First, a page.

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Cheap Loans Are Slowly Returning

[Dec 18, 2009.]

 

HELOC Originations Are Up

According to one agency that monitors statistics on home equity loan originations, those originations are up. Home equity lenders are still not originating new loans anywhere near the levels achieved during the housing boom, but levels are moving up instead of down. Home equity loans are becoming more available to qualified homeowners again, finally. This is excellent news, and hopefully a pattern that will expand and continue into 2010.

Home Equity Loans Are Still Cheap Loans

In many cases, compared to an auto loan, student loan, or credit card, the interest rates on home equity loans are the cheaper alternative. Before the housing bust, you might have expected a HELOC interest rate to be as low as 0.5% below the prime rate. Lenders are looking for a higher return on new loans in this market, but you can still get a HELOC rate at about 1.0% over the prime rate with a low loan-to-value ratio and good credit. For the last year or so, the prime rate has been at 3.25%. So, even in this new economy, HELOCs would be cheap loans at less than a 4.25% fully-indexed rate.

Guidelines Are Tighter

100% loan-to-value ratios are not as common today because of declining home values in many areas of the US. If the lender were to make a 100% loan on your house, and the value went down, the lender's mortgage would be unsecured at least partially. You may not be able to find a home equity loan that exceeds 80% of your home's appraised value. You may also be required to have at least a 740 credit score to get the best interest rate. These guidelines are significantly tighter than in past years, but that is to be expected considering the damage loan defaults caused in the housing market.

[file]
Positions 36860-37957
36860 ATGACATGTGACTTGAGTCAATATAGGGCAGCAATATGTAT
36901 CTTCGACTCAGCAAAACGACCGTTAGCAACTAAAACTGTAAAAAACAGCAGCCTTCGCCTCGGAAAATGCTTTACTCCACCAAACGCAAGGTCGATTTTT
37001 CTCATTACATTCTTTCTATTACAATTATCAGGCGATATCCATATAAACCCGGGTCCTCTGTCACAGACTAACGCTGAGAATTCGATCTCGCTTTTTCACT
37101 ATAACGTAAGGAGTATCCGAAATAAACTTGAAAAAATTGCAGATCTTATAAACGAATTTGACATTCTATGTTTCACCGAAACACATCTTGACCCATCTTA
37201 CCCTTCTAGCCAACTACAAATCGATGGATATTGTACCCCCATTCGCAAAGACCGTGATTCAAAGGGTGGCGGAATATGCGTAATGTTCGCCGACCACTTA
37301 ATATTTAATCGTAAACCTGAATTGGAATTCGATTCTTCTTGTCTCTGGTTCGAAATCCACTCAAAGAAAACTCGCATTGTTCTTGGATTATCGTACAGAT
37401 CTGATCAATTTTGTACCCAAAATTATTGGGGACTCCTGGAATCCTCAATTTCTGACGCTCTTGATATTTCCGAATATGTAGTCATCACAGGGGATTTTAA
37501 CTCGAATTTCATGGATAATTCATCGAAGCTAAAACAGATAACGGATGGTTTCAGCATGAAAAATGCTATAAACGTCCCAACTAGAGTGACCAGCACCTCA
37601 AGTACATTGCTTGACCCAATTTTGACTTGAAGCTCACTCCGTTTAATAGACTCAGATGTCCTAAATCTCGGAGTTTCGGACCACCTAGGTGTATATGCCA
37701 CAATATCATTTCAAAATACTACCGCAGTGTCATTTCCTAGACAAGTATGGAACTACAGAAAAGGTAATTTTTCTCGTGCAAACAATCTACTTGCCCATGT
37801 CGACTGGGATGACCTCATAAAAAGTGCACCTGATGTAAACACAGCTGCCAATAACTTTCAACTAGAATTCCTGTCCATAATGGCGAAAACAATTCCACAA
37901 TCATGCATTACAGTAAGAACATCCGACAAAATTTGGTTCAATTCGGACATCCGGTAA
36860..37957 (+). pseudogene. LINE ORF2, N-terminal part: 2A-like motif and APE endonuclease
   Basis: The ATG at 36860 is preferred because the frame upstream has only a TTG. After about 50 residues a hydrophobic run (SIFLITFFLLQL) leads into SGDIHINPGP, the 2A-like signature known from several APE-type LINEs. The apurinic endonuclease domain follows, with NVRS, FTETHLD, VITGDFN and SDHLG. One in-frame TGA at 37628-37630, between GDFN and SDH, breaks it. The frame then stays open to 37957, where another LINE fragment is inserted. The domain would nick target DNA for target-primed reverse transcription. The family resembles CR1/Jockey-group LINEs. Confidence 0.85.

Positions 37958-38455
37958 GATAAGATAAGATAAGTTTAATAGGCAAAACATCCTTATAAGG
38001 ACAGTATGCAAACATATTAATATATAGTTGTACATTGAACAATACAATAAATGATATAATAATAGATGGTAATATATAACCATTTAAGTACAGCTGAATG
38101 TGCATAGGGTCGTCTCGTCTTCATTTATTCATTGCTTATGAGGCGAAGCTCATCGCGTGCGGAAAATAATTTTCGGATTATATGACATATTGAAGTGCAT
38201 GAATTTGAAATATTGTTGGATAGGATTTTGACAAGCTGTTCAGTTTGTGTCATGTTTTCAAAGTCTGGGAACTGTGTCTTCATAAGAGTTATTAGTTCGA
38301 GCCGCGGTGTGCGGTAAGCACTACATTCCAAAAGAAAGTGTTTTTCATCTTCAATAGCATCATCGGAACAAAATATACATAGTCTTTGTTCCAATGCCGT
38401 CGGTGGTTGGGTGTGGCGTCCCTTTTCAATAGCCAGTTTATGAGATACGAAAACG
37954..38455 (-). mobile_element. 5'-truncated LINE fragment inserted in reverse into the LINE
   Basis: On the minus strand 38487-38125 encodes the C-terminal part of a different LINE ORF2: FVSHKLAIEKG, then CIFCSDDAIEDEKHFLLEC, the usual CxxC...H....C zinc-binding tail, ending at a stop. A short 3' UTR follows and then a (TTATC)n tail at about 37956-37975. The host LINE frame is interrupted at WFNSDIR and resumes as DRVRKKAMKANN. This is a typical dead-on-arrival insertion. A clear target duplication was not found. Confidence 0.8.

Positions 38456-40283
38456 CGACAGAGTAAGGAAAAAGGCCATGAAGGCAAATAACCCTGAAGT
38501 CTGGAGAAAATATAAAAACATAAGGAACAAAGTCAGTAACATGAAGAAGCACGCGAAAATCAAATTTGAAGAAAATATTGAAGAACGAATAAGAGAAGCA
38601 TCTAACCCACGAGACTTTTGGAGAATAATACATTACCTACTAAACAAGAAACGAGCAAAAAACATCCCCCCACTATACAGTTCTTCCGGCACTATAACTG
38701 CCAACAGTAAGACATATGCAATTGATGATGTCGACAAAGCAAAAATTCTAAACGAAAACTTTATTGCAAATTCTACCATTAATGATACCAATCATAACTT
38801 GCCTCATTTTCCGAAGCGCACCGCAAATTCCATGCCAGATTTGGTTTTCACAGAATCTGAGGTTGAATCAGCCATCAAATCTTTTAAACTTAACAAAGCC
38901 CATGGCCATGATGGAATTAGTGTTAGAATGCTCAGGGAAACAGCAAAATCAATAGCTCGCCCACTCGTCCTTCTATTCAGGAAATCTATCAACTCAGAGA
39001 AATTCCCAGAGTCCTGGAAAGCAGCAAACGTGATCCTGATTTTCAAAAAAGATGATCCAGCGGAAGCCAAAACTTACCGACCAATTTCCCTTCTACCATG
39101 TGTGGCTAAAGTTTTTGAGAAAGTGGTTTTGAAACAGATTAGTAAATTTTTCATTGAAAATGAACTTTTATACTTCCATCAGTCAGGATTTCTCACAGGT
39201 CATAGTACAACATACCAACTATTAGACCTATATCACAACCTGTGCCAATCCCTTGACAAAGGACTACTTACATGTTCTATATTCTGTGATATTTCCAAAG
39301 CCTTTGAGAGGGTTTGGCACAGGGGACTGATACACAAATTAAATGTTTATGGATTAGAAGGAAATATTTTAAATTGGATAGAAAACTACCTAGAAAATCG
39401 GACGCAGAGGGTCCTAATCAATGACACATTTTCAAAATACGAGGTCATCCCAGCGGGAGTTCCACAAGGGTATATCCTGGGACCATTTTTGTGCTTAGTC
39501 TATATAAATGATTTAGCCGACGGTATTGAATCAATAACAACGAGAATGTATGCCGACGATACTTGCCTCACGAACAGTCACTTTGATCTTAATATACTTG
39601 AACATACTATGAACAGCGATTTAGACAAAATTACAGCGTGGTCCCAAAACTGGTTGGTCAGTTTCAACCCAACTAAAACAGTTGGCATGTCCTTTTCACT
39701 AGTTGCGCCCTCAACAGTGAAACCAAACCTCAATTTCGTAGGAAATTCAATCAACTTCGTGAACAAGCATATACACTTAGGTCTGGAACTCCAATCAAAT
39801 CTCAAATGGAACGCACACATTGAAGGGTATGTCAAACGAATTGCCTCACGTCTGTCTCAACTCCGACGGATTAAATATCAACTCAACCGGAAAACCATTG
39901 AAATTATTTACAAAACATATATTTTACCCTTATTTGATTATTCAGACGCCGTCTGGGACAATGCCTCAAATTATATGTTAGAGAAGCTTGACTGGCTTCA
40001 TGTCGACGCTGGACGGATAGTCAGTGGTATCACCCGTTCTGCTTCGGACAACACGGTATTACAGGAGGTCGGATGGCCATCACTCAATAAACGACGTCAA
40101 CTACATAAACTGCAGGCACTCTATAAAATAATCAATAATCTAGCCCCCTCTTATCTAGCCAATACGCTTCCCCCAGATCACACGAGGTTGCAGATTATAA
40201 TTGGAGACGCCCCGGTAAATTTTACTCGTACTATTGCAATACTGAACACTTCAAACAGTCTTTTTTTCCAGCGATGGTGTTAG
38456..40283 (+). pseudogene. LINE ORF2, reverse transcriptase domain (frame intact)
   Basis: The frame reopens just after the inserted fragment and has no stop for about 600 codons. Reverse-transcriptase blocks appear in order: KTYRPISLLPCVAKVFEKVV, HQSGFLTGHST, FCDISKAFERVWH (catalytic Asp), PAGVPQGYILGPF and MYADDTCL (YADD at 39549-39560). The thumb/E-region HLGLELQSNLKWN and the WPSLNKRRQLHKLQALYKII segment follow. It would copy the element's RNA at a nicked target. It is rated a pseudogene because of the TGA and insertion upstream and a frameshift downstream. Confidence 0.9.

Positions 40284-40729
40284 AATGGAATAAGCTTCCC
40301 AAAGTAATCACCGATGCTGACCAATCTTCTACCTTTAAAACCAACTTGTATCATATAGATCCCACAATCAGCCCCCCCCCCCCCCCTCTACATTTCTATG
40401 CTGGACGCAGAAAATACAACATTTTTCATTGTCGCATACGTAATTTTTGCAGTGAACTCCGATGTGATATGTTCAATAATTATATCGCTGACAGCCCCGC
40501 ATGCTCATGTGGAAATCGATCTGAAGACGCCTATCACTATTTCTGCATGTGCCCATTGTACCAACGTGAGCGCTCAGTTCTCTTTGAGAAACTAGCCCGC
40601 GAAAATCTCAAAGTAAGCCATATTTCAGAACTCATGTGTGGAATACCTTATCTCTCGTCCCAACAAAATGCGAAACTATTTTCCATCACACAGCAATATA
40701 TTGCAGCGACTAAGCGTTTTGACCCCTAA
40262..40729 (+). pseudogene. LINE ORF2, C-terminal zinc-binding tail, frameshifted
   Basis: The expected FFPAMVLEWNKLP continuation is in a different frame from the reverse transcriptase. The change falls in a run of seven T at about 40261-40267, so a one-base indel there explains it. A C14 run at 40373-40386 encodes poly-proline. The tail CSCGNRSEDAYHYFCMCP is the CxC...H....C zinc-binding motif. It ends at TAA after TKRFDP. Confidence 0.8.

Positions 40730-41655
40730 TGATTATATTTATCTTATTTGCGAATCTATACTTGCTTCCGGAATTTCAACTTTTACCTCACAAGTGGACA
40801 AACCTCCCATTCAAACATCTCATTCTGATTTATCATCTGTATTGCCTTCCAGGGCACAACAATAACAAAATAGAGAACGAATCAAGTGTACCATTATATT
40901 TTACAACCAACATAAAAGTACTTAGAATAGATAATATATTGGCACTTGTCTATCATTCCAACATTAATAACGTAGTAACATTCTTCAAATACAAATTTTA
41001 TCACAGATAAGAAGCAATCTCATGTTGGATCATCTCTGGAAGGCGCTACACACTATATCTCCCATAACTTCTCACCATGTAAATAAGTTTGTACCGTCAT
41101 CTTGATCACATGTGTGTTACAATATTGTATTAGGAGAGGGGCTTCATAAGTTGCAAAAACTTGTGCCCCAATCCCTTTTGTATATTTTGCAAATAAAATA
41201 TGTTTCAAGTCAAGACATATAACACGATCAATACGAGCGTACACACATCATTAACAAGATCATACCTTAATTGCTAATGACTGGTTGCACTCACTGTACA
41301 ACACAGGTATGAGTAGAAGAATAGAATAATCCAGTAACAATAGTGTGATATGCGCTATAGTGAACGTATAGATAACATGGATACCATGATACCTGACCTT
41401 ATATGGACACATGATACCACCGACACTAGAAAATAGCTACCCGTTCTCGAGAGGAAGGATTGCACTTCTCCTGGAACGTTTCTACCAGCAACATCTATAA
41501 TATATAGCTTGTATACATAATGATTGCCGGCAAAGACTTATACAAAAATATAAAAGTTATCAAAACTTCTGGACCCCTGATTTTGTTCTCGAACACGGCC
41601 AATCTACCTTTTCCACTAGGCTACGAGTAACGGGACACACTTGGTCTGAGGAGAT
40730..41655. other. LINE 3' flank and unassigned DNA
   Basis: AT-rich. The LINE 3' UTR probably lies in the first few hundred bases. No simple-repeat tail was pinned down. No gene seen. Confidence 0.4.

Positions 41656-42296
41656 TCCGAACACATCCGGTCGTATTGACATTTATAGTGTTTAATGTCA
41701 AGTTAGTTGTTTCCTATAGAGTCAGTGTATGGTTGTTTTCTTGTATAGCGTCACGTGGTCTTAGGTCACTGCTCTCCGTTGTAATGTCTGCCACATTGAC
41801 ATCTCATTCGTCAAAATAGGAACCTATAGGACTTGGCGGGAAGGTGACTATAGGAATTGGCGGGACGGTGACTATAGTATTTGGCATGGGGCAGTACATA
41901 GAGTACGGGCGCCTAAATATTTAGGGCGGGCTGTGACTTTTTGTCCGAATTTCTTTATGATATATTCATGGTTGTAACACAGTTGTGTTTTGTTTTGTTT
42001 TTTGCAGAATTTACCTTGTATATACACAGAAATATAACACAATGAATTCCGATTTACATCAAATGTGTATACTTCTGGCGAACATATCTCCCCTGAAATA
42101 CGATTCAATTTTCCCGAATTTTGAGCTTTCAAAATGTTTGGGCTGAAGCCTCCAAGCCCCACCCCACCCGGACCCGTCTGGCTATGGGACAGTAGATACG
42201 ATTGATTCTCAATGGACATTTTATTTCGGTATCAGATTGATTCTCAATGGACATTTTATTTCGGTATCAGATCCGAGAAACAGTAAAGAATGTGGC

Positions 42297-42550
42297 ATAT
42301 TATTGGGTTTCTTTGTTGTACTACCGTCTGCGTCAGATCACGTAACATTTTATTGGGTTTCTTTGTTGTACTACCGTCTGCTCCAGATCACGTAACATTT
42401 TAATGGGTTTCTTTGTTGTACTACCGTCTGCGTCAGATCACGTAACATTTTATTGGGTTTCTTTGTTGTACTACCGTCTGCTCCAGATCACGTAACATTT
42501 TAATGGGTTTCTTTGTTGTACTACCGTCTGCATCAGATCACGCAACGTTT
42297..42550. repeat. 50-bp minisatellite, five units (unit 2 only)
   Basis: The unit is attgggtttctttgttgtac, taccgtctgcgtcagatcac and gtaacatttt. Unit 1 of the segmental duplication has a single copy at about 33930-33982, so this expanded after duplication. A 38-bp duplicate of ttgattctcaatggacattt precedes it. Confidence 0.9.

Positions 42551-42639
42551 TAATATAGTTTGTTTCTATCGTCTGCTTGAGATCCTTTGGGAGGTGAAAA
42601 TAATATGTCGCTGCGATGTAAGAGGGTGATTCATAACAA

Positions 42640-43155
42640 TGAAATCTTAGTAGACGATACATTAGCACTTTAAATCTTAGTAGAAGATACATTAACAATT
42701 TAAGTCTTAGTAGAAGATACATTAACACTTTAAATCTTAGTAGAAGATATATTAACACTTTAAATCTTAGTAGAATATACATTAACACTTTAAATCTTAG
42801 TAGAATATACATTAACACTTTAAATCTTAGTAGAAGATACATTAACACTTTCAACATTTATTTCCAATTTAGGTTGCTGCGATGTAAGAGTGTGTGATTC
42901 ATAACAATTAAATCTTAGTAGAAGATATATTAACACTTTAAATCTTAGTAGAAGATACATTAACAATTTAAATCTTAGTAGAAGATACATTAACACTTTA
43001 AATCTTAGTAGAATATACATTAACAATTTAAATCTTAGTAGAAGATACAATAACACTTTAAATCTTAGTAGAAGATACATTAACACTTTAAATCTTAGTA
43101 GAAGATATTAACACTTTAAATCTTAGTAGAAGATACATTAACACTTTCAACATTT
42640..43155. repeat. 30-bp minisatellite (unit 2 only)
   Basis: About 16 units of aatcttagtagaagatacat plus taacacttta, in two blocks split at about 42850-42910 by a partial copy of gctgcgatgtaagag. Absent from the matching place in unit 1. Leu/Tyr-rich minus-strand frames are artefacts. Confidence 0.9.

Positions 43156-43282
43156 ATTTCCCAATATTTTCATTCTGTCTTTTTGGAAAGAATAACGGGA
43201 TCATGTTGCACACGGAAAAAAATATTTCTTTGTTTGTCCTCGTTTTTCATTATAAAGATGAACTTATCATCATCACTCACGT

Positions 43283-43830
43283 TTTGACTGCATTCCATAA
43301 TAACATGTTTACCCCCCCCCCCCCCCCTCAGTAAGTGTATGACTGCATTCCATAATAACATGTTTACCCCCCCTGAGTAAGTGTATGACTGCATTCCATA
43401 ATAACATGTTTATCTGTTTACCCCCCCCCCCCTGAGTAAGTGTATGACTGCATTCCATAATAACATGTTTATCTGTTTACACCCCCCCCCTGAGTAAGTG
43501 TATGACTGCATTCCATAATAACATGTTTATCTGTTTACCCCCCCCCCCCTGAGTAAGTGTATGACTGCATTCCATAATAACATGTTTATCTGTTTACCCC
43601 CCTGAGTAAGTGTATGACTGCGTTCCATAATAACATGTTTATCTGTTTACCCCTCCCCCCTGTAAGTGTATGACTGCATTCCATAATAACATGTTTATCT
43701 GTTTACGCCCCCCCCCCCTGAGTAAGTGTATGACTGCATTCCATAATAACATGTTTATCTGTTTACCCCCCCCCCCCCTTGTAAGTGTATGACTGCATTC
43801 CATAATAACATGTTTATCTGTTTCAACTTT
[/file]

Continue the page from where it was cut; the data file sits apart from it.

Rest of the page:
What Happens to Your Payment if Rates Go Up

Home equity loans are cheap loans as long as you manage them well. They do require participation because the interest rates on most HELOCs adjust. As the economy recovers, the prime rate is likely to increase, causing home equity loan payments to go up. For example, if you owe $100,000 and you're making interest-only payments at 4.25% today, and the rate goes to 5.25% next year, your payment will go from $354 to $437. Keep your balance low enough that a rate increase will still be affordable. Or, make sure you have enough money in the bank to pay down the loan if it gets expensive.

 

About Author:

Renee Morgan has been a loan officer for over eighteen years. She is also a freelance writer and guest expert for radio and TV.

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